Showing posts sorted by relevance for query RPGADay. Sort by date Show all posts
Showing posts sorted by relevance for query RPGADay. Sort by date Show all posts

Monday, August 31, 2020

#RPGADAY2020 31. Experience

#Experience.

Well, this year's RPGADAY was quite the experience. I got to revisit the forest where my kids and I camped and hiked. I now understand the connection between my love of roller coasters and D&D, and finally wrote down my table rules for magic weapons, in three parts. (Part 1, Part 2 and Part 3.) 

It's been great. 

Thursday, August 20, 2020

#RPGADAY 20. Investigate

 
#Investigate.

The idea of investigation is hard coded into all of my RPG play. People do things for reasons, good or bad. When I have a bunch of people sit at the table, I don't have any idea of what they mean to do. I have to investigate. 

Coffee or Pop? Pop or Soda? Lots of role play or lots of dice? I have no idea at the first meeting. Once I start to feel out the players, investigate them, I then know. 

For this reason, I tend to put a lot of features into my world building. I offer some details but not all. The players, if they are so inclined, can investigate any or all or none of them.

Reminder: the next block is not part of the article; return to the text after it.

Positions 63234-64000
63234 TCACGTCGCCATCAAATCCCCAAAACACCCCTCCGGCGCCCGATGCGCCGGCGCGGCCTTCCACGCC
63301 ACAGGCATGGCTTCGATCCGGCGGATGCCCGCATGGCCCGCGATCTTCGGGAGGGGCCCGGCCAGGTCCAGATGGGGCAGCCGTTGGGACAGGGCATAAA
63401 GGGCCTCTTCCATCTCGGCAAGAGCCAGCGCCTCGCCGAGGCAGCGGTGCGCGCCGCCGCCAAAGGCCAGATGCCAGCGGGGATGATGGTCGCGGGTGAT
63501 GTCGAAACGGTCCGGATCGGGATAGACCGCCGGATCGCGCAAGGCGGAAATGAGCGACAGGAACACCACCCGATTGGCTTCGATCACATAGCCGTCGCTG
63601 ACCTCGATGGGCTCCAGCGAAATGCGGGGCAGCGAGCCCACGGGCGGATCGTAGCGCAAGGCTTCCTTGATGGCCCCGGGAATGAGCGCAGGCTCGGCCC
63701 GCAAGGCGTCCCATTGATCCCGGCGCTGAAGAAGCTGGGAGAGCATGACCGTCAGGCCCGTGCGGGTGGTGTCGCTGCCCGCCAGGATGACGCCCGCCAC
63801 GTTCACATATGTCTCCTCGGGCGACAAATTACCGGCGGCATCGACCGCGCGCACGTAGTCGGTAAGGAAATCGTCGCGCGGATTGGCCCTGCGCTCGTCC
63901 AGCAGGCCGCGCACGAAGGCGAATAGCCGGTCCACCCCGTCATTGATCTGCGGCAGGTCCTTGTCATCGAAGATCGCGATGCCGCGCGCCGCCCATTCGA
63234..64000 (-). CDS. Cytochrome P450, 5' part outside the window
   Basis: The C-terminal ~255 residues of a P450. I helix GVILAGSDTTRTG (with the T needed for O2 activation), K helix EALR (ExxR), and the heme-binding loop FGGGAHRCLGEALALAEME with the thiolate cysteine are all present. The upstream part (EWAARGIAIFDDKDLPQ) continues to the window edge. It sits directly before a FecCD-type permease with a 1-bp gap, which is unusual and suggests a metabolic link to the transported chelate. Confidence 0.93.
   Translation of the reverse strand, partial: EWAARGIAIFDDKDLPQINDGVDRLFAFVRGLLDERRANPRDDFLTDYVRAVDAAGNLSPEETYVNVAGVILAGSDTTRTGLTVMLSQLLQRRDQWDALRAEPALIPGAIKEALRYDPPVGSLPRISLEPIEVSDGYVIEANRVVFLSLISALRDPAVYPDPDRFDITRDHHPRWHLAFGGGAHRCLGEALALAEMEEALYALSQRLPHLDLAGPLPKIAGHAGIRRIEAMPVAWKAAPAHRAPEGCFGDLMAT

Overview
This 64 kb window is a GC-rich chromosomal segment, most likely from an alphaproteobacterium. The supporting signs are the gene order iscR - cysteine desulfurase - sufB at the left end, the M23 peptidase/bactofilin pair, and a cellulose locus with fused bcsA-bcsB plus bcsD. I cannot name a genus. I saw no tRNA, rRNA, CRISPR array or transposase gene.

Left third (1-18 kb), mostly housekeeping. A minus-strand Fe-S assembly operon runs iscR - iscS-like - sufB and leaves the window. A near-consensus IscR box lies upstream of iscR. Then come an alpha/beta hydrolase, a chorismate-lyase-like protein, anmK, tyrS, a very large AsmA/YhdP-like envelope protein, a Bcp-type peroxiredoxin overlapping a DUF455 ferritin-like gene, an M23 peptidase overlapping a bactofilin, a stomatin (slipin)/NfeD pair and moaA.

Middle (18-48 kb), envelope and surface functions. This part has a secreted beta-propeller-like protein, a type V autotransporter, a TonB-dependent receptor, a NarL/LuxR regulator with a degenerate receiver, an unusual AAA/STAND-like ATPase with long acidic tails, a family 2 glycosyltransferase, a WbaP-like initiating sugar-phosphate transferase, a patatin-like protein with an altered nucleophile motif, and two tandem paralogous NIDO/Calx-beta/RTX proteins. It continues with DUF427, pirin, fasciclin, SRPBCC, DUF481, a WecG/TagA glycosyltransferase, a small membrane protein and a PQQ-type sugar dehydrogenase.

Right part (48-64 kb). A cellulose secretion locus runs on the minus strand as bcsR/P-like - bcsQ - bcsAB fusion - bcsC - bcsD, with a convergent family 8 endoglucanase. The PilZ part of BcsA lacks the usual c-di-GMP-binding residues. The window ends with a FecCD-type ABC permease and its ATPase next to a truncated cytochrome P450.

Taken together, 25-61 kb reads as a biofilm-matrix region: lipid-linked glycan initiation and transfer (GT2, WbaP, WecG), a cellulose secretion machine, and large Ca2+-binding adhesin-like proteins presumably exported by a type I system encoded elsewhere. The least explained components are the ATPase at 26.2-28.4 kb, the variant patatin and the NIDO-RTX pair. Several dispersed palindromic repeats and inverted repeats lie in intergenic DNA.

If I present an evil cleric at the head of an undead army, it is on the players to figure out the best course of action. If they are all hack and slash, investigation is limited to what weapons work best on undead. On the other hand, I have already thought of a goal and reason for this tactic used by cleric. It is equality valid for the players to figure that out, too. 

Role play is investigation, of both the real and imagined. 

Sunday, August 16, 2020

#RPGADAY 16. Dramatic.

 


#Dramatic. 

In game play, what can you do build a dramatic scene? If you're my dad, you do the above. 

Not everyone has those resources. What if you are doing purely theater of the mind? What can give your players a sense of tension and drama? 

Here are some of my favorites when playing D&D.

1. Use Morale. Morale is an often ignored mechanic. It usually means someone runs away from danger, not in to danger. But by basic definition, it means someone is confident or not. Perhaps over confident. 

Make your monsters and villains act accordingly. High morale causes cockiness. Let some of your antagonists miscalculate the situation. They start of with no weapons, then pull out the big guns as the players take away some of that spirit. 

Mechanically, as the villains lose hope, you could start putting minuses on their attack rolls before they actually break and run for it.  

2. Force the players to use a caller. A caller is there to help the DM run through a routine set of tasks. By forcing the players to use a caller, it creates the expectation of routines. Everything has a place and an order. As the DM establishes order and the caller implements it, taking it away leaves the players on the edge of their seats. Bypassing the caller by saying, "Ok, Ted. What will you do?" is jarring. It also needs to be reserved for truly dramatic effects.